Defendant also argues for the first time in his reply brief that the identification procedure violated due process because the photographic exhibit shown to Gilmore was overly suggestive. The exhibit in question displayed two pictures of the live lineup and a third, of the same size, showing only defendant's head and shoulders. Because counsel did not object or seek to prevent questioning on this exhibit on the ground that it was unduly suggestive, this claim is forfeited on appeal. In any event, defendant has not established error. "[F]or a witness identification procedure to violate the due process clauses, the state must, at the threshold, improperly suggest something to the witness -- i.e., it must, wittingly or unwittingly, initiate an unduly suggestive procedure." (People v. Ochoa (1998) 19 Cal.4th 353, 413.) Defendant's complaint that the exhibit was unduly suggestive misses the point because the exhibit was not used as part of a "witness identification procedure." The prosecutor did not use the challenged exhibit to obtain an identification from Gilmore. He did not ask her to identify which picture depicted the man she saw in the doughnut shop. Rather, the prosecutor asked Gilmore whether the photos showed the lineup she attended. He then asked her to point out the man she had recognized but declined to identify. For this purpose, it did not matter whether the exhibit displayed defendant prominently. The witness testified she had recognized defendant when she saw him in person. Her testimony reflected that, at trial, she remained able to identify the same man. There is no indication that her trial testimony was influenced by the additional photo of defendant mounted on the exhibit.

3. Limitation of Cross-examination

" '[A] criminal defendant states a violation of the Confrontation Clause by showing that he was prohibited from engaging in otherwise appropriate cross-examination designed to show a prototypical form of bias on the part of the witness, and thereby, "to expose to the jury the facts from which jurors . . . could appropriately draw inferences relating to the reliability of the witness." ' (Delaware v. Van Arsdall (1986) 475 U.S. 673, 680, quoting Davis v. Alaska (1974) 415 U.S. 308, 318.) However, not every restriction on a defendant's desired method of cross-examination is a constitutional violation. Within the confines of the confrontation clause, the trial court retains wide latitude in restricting cross-examination that is repetitive, prejudicial, confusing of the issues, or of marginal relevance. [Citations.] California law is in accord. [Citation.] Thus, unless the defendant can show that the prohibited cross-examination would have produced 'a significantly different impression of [the witnesses'] credibility' (Van Arsdall, supra, 475 U.S. at p. 680), the trial court's exercise of its discretion in this regard does not violate the Sixth Amendment. [Citation.]" (People v. Frye (1998) 18 Cal.4th 894, 946, disapproved on another ground in People v. Doolin, supra, 45 Cal.4th at p. 421, fn. 22.)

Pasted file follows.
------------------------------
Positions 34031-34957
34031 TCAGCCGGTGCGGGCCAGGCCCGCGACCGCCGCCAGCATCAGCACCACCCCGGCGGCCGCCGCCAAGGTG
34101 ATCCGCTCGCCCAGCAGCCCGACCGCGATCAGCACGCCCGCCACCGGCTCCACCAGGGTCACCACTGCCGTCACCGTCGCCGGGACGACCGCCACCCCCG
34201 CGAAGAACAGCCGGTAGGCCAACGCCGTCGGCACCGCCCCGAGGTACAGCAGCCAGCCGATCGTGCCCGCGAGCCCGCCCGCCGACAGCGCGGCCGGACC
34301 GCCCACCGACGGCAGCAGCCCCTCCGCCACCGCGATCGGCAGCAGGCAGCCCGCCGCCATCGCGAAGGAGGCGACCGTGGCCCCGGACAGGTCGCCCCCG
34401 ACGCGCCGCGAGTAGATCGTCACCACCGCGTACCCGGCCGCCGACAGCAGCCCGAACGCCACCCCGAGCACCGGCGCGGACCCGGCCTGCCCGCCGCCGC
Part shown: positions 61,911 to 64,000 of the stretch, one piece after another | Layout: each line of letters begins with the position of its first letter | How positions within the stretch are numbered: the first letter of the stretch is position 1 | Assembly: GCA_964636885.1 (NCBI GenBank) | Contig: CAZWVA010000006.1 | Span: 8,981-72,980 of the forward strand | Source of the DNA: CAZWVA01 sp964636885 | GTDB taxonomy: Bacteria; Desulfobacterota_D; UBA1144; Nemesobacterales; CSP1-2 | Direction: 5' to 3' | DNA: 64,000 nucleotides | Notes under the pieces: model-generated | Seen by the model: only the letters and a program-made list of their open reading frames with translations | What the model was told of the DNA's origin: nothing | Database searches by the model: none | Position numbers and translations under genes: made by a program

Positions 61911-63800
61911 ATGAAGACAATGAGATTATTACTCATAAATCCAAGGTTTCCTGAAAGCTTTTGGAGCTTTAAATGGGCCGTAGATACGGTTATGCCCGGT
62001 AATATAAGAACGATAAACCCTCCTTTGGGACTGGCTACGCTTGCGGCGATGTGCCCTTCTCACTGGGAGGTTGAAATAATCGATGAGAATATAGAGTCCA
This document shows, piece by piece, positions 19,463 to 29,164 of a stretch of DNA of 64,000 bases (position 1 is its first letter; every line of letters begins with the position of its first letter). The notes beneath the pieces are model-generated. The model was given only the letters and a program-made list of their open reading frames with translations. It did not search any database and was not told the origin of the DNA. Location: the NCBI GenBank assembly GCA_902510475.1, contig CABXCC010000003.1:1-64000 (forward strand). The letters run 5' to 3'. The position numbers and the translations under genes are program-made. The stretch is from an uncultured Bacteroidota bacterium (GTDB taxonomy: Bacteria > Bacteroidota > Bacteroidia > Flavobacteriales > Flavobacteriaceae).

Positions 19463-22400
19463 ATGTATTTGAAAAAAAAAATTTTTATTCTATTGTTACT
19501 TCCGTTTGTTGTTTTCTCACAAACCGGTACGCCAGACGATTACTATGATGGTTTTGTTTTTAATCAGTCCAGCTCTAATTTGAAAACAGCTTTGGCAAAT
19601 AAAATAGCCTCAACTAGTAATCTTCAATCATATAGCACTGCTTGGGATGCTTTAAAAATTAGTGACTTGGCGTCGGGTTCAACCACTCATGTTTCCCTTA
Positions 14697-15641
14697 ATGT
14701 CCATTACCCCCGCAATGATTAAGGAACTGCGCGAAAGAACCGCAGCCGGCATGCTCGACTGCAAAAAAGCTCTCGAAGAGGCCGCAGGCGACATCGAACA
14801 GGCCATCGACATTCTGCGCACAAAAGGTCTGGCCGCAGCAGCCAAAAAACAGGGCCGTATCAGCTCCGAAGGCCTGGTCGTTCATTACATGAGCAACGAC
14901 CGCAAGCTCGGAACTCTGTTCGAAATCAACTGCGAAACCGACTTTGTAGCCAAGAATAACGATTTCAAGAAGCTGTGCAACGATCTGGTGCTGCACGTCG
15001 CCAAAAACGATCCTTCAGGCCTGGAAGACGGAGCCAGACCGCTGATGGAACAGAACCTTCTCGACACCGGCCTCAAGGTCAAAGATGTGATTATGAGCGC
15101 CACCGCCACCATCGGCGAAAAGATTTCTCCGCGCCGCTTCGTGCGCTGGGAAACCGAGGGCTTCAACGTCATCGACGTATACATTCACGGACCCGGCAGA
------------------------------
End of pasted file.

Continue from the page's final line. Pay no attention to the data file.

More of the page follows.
Defendant complains the court improperly restricted his cross-examination of Gilmore by sustaining objections to three areas of questioning. There was no error.

Defense counsel began his cross-examination of Gilmore by challenging her intentional identification of the wrong person at the live lineup. Counsel asked, without objection, "What if that man was convicted and was put in the gas chamber?" Gilmore responded that she "wasn't thinking like that" at the time. After further probing, counsel asked whether Gilmore had "put down something that wasn't true in something as crucial as a capital murder case." The court sustained the prosecutor's objection that the question assumed Gilmore knew the proceedings would be prosecuted as a capital case. This objection was well taken. Defendant was not even arraigned on the final charges until November 19, 1993, a month after the live lineup. Gilmore testified she knew someone had been murdered, but there is no support for defendant's overly broad assertion that it is "common knowledge" that convicted murderers are subject to the death penalty in California.*fn9 Indeed, if there were such common knowledge, the jurors would have held it too, and presumably could have weighed that factor in assessing Gilmore's credibility. Defense counsel's point, although not properly presented, would nonetheless have been made.